Amherst Man Sentenced For Wire Fraud And Money Laundering In Scheme That Bilked Three Victims Out Of More Than $800,000 (DOJ Release)
Raymond Clark pled guilty in the United States District Court for the Western District of New York to wire fraud and money laundering and was sentenced to 27 months in prison. Clark had induced three victims to send him $870,000 for supposed investments, including investments in hedge funds and publicly traded companies; however, he spent the funds on personal expenses such as payments to his country club and expensive vacations. Pursuant to his plea, Clark will pay full restitution.
Waddell & Reed Wins Refund of Rep's Unearned Commissions In the Matter of the Arbitration Between Waddell & Reed, Inc., Claimant, v. Keir Dane Harner, Respondent (FINRA Arbitration Decision 18-03123)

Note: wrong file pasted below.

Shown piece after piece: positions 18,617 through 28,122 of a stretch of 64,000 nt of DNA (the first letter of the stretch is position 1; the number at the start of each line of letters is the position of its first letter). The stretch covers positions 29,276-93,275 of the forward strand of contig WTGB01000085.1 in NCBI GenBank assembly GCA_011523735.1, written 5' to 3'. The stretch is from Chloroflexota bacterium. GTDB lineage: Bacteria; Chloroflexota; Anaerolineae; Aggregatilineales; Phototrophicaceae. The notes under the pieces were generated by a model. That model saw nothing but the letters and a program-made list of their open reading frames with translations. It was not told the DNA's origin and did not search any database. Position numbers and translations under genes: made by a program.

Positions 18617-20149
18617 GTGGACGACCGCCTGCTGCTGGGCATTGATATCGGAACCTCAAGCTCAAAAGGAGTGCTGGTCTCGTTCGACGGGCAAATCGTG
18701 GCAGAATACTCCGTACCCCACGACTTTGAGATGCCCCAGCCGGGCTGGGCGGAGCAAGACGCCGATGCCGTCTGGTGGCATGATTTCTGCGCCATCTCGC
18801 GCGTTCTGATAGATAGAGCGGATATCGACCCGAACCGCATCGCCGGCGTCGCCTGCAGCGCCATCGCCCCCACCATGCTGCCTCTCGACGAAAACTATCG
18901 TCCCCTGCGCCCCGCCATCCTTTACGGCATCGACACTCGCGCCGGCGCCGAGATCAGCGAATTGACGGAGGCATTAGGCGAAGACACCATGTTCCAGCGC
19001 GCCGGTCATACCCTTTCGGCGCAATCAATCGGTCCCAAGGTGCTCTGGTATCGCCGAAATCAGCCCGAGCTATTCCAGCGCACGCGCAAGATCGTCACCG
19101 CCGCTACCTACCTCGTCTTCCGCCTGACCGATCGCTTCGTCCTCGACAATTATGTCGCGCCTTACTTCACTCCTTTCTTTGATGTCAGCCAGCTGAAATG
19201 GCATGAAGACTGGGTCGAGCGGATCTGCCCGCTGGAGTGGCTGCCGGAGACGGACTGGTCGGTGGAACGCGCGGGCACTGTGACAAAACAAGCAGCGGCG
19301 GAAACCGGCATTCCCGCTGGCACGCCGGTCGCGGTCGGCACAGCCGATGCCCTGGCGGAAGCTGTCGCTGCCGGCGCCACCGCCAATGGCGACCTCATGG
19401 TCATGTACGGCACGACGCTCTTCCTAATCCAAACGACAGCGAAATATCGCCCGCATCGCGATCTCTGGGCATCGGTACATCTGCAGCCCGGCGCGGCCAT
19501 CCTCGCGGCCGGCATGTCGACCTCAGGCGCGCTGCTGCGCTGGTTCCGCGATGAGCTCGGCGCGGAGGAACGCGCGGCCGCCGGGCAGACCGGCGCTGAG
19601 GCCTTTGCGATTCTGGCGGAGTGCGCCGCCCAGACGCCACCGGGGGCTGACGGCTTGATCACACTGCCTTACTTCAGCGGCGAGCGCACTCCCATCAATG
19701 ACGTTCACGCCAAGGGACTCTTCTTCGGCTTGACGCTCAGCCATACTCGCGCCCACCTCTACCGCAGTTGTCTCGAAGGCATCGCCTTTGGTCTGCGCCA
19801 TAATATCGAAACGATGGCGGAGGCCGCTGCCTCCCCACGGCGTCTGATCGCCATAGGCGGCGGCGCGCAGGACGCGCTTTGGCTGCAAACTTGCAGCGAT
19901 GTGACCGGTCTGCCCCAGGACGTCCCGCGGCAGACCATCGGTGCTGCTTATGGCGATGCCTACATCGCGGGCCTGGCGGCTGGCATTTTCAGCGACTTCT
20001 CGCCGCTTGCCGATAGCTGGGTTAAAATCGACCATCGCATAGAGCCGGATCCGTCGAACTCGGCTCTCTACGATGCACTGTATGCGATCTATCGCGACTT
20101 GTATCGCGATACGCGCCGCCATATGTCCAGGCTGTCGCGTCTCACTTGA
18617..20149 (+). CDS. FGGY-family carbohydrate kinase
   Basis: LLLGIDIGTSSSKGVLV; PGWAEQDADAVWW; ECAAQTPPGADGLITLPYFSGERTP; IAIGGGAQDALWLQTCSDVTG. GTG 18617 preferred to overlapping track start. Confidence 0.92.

In a FINRA Arbitration Statement of Claim filed in September 2018, FINRA member firm Claimant Waddell & Reed asserted breach of contract arising from associated person Respondent Harner's alleged failure to repay unearned advance commissions he received as required by the Professional Career Agreement entered into between Claimant and Respondent. Claimant sought $14,967.69 and interest. Respondent did not appear. The sole FINRA Arbitrator found Respondent liable for and ordered him to pay to Claimant t $14,967.69 and $1,050.00 in reimubrsed FINRA filing fee.